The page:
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The Self in a Social Context Flashcards

The Self in a Social Context Flashcards
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Insufficient punishment
This occurs when a light punishment causes more of a change in behavior than that of a severe punishment
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Side effects in the Schachter experiment
The subjects who were given adrenaline experienced an increase in pulse, shaky hands, and a rush of blood to their faces
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Stanley Schacter
The name of the psychologist who created the two-factor theory of emotions
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Placebo
Used in Schachter's experiment along with injections of adrenaline
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Feeling aroused when the actual feeling is fear
This is one result of the misattribution of arousal
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Environmental cue
The moment when the surrounding environment evokes a reaction
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Two-factor theory of emotions
Stanley Schacter's theory that says people base their emotions on environmental and physiological influences
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Self-serving bias
This occurs when people give internal and external attributes to success and failures respectively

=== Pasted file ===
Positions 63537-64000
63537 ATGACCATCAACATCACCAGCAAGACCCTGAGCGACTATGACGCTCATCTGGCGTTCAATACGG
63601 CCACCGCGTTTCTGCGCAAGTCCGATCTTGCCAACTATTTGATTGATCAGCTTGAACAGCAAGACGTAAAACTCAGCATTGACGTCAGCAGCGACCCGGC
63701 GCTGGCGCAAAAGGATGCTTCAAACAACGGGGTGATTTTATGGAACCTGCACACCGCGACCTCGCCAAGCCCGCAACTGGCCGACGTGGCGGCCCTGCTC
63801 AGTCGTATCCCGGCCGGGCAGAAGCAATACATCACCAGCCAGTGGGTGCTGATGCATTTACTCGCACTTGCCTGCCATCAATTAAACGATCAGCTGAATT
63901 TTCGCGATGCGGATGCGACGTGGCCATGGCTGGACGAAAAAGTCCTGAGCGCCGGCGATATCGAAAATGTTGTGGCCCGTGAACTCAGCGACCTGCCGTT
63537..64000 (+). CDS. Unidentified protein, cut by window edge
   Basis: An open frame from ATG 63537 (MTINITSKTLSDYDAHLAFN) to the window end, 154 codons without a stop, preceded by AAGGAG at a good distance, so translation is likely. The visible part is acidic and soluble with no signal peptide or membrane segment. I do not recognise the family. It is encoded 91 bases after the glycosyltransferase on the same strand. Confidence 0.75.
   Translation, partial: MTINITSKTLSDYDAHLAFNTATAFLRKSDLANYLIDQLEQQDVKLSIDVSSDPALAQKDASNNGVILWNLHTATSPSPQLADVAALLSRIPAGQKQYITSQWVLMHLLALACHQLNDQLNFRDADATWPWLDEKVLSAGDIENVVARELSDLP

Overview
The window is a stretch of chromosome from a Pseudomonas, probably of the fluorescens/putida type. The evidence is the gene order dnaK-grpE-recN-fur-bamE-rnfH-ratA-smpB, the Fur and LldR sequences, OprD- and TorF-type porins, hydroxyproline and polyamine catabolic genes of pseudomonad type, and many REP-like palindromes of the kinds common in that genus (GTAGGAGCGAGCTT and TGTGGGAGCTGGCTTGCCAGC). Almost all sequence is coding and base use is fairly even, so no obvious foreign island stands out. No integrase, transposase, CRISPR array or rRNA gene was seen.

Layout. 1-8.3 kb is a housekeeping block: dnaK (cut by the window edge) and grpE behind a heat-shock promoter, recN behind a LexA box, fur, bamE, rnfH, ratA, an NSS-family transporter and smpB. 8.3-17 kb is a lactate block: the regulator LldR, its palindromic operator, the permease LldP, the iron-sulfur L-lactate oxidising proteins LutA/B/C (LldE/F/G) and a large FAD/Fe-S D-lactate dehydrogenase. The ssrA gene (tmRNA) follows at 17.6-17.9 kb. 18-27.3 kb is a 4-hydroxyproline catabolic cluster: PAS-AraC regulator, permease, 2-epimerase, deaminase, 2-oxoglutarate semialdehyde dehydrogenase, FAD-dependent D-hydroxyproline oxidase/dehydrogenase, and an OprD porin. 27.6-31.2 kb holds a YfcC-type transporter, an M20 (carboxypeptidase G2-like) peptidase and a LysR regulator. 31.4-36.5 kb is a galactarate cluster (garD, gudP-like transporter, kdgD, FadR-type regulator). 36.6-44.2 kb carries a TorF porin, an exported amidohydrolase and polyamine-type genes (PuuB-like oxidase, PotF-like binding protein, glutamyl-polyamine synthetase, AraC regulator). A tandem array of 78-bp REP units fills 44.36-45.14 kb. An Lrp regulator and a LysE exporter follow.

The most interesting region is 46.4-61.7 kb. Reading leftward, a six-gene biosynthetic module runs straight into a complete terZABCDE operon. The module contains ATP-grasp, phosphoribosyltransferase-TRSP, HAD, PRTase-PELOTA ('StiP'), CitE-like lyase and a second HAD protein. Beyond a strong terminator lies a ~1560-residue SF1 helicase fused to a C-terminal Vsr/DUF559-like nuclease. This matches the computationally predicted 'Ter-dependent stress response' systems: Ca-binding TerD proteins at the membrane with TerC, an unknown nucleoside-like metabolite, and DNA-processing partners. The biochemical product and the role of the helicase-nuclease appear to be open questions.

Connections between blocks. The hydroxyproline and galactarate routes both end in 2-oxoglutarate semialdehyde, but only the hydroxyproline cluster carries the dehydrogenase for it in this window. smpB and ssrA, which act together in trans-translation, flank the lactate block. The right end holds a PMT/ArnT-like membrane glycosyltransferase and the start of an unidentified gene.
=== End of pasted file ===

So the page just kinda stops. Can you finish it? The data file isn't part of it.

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The Aronson and Mills Study
A 1950s study involving a psychology of sexuality group discussion which supported the theory of effort justification
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Fundamental attribution error
An event where people attribute a disproportionate number of traits to others' behavior
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Cognitive dissonance
The feeling of discomfort when evidence would normally force a positive feeling from yourself
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Upward comparisons
Making a comparison to someone in a better position than your own
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Misattribution of arousal
The feeling of a certain emotion that is experienced as another emotion
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Extrinsic motivation
Performing an action specifically to avoid any consequences or to earn rewards
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Self-awareness
This term describes your ability to know that you are separate from the people and environment around you, and to come to terms with your differences
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30 cards in set

Flashcard Content Overview

With the social context of the self, you have learned about terms including fundamental attribution error, the misattribution of arousal, and extrinsic motivation. All of these will appear in the flashcards, along with self-awareness, the Aronson and Mills Study, and Stanley Schachter.

Front
Back
Self-awareness
This term describes your ability to know that you are separate from the people and environment around you, and to come to terms with your differences